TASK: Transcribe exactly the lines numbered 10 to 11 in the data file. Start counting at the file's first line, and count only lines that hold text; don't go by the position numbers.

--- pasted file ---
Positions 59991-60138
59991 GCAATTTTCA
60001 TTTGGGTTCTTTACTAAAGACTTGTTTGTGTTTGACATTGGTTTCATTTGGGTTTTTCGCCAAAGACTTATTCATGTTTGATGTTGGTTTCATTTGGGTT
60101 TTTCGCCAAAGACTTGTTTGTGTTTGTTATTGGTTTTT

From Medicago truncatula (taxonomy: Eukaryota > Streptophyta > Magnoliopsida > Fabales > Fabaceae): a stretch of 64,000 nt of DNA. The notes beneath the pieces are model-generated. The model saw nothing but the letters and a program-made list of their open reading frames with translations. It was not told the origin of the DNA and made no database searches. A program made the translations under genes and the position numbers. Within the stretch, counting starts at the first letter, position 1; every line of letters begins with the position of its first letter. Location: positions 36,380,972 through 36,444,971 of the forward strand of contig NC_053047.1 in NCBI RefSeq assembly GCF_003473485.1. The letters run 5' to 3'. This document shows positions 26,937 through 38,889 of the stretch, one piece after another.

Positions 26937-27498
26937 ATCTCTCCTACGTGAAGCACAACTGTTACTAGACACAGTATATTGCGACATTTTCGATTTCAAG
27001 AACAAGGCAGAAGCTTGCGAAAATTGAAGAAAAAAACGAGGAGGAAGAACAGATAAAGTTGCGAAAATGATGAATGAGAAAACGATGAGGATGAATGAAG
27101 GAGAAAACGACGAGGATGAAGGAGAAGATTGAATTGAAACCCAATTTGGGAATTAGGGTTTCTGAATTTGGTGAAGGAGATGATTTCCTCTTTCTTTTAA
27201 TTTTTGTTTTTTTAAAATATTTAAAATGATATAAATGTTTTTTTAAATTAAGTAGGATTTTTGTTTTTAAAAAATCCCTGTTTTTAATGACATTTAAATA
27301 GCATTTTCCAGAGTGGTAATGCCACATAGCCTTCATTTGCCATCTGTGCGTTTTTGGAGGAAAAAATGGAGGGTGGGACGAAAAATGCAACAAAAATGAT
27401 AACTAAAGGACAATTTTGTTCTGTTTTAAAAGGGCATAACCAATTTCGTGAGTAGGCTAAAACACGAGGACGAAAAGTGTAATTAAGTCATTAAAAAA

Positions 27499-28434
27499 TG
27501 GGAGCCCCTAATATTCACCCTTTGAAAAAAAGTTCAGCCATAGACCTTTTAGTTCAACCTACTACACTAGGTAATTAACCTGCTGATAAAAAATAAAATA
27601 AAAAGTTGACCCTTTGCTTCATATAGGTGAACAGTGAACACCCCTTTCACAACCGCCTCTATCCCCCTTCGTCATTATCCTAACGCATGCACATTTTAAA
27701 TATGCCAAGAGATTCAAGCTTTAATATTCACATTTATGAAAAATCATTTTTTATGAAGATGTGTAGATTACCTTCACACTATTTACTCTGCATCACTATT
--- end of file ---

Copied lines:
27201 TTTTTGTTTTTTTAAAATATTTAAAATGATATAAATGTTTTTTTAAATTAAGTAGGATTTTTGTTTTTAAAAAATCCCTGTTTTTAATGACATTTAAATA
27301 GCATTTTCCAGAGTGGTAATGCCACATAGCCTTCATTTGCCATCTGTGCGTTTTTGGAGGAAAAAATGGAGGGTGGGACGAAAAATGCAACAAAAATGAT